Here’s a story written by Thaddeus Howze in response to an image prompt posted on our Facebook page.
“Is there a problem, Ensign,” the captain’s voice rang out over the bustle of the command bridge. I could feel his eyes boring into the back of my head. I knew it had to be me he was talking to, I was nervous, fidgeting, fighting back the urge to run in sheer terror.
“No sir. I have never used a Precursor Warp Gate before. I understand the physics, I think. But its another thing to be heading at one.”
“Gravitational compensation online,” came from somewhere behind the captain. “We have activated artificial gravity shielding and structural integrity. We are ready for descent in P-Space.”
“Does the idea of heading at top speed toward a neutron star disturb you? If it makes you feel any better, Ensign. I have done this at least a hundred times. It doesn’t get any easier.” The captain tapped the comm button on his ear. “All hands, prepare for P-Space Incursion. Make ready all gear, shut down all non-essential equipment. Report to your P-Space readiness positions. Incursion countdown commencing.”
A timer activated on the wall and the bridge lighting dimmed. My stomach flipped. I looked down at my console and the readings were so contradictory, my knowledge of science flew out of the metaphysical window. What these readings reported was simply impossible.
“You’re new onboard the Reprisal, so you get the speech while we plunge toward certain doom. First Officer, would you mind?”
“Not at all. Science is my specialty. Ensign, you are looking at a neutron star. You would expect it to be revolving at hundreds if not thousands of times per second, would you not?”
First Officer Herrick walked to my station and activated the central holo display. He pressed a few more tabs and accompanying information followed. Gravitational stress information, directional path to intercept, additional bodies surrounding the neutron star and a curious formation of structures just outside of our intercept path. This was the Precursor Gate Technology.
“The Precursor Gates steal the angular momentum from what were once spinning neutron stars to power their technology. In conventional terms, if you could capture angular momentum, it would be one of the greatest sources of energy available from a material object. The neutron star is still spinning, but it spins very slowly, about one revolution per hour; a billionth of its normal rotation rate. The rest of this energy is bound up by the gate system and held for the creation of a wormhole between two gates.”
As he spoke, I could see an anomaly appear on the surface of the neutron star coming into view. We would intercept this in less than four minutes at our present speed.
“We are, in effect threading a very large needle into a very tiny hole through time and space, created by the Precursor Gates and powered by the energy of two dead stars. This gate is one of the most stable in this sector and has been used by the Corvan Hegemony for over ten thousand years.”
“Most stable, sir? You mean there are gates that are less stable or broken?”
Herrick smiled as he looked at me. The smile of a predator enjoying the squirmings of its helpless prey. “Some of the oldest Precursor gates and we are not really sure of how old they are, even the Corvans don’t know for sure, have mass restrictions. We don’t know if the gates are malfunctioning or whether the momentum capture systems are breaking down. What we do know is those stars spin faster and are far less tolerant of massive ships. Only fighters, escorts and frigates can use those gates because they can penetrate the event horizon before the gate rotates beneath them. If we tried to use one of those, our ship would be cut in half.”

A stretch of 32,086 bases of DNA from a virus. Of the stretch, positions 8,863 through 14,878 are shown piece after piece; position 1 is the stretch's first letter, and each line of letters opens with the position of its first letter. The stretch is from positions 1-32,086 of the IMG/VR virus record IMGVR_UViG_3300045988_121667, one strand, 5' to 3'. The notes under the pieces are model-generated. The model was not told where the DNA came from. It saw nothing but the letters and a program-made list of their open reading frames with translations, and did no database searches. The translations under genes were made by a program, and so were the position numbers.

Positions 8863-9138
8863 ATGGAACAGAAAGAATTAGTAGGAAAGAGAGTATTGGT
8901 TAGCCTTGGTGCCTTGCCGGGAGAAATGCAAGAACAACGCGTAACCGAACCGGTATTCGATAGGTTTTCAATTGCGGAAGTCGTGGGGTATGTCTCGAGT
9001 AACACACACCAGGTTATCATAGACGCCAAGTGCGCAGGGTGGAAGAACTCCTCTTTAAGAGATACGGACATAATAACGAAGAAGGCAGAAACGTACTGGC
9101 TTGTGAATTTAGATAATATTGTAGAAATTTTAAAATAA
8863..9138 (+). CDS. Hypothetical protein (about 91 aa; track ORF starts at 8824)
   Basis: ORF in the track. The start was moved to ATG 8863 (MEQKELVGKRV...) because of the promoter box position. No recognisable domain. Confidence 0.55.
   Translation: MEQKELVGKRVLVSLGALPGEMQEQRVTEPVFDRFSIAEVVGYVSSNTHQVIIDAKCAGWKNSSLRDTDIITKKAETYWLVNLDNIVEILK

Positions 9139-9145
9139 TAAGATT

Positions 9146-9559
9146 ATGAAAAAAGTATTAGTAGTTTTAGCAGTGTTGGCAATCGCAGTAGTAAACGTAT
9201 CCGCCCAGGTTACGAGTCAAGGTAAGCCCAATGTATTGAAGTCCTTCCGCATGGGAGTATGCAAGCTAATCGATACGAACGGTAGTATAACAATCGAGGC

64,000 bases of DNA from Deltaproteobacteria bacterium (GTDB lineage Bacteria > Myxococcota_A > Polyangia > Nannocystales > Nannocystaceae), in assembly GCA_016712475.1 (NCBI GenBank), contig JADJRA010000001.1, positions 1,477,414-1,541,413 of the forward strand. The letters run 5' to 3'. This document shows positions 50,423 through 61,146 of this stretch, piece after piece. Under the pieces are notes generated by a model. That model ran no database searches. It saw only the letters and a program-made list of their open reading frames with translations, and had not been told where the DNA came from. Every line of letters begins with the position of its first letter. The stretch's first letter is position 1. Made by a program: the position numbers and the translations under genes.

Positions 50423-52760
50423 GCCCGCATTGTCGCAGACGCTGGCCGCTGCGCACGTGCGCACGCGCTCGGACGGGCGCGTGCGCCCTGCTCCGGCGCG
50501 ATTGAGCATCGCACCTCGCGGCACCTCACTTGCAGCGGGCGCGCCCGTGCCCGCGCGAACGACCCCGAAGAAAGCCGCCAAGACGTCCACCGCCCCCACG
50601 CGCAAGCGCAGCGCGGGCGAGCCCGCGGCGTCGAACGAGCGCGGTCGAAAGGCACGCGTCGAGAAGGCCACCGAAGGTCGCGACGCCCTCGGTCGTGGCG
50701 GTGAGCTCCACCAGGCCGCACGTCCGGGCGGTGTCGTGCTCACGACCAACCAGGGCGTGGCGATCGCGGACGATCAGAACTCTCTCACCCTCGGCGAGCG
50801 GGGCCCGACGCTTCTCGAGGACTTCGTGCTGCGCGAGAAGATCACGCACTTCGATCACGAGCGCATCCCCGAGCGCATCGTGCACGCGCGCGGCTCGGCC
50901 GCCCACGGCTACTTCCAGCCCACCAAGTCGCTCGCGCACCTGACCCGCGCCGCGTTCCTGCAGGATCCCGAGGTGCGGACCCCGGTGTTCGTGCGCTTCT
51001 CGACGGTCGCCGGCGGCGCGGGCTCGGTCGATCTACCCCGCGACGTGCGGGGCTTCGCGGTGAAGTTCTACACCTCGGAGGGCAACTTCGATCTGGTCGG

My stomach clenched, my mouth had that watery feeling you get right before you vomit. We were moving at .9c toward a gravitational body under any other circumstances we would do everything possible to avoid. “Sir, one more question, if I may?”
“Incursion in one minute.”
“Make it quick, Ensign. I want you to be settled in for your first time.”
“What are all of those objects, planetoids and the like doing around this neutron star? If this were a natural phenomenon, none of them would be there, right?”
Herrick sat down and strapped himself into his chair. He activated his structural integrity field and nodded to the captain.
Captain Lance nodded back and tapped his ear comm again. “Prepare for incursion, sixty seconds. See you on the other side.” He turned back toward the ensign. “You’re right, if this were a natural phenomenon, there wouldn’t be any planets here. The Corvans think they are part of the technology stabilizing the gravity corridor we use when we approach the wormhole. As they decay, torn apart by the forces we can barely understand, they indicate the overall stability of the wormhole. This one has four worlds around it. One of them is crumbling and will slowly fall into the neutron star. As it crumbles the wormhole will grow smaller. When the last world is gone, the wormhole collapses and that gate portal is inaccessible. There are gates which have as many as twenty planets around them.”
“What would you need a gate with that many stabilizing bodies for?” It was clear there were some things they didn’t cover in school.
“To move planets, Ensign. The Precursors used these things to move planets.” I remembered to close my mouth.
“Will it hurt, Captain?” I watched the countdown timer reach ten seconds.
“Like a son-of-a-bitch, Ensign. If I were you, I’d bite down. It’ll feel like forever.”
Damned if he wasn’t right.
Written by Thaddeus Howze. Thaddeus is a writer of multiple genres of speculative fiction. More of his work can be found at Hub City Blues. We’ve featured many of Thaddeus’ stories before, you can see a list here.
Artwork is by Zhaoenzhe, who’s art we also used on the starting point The Tallest Hyperfungus.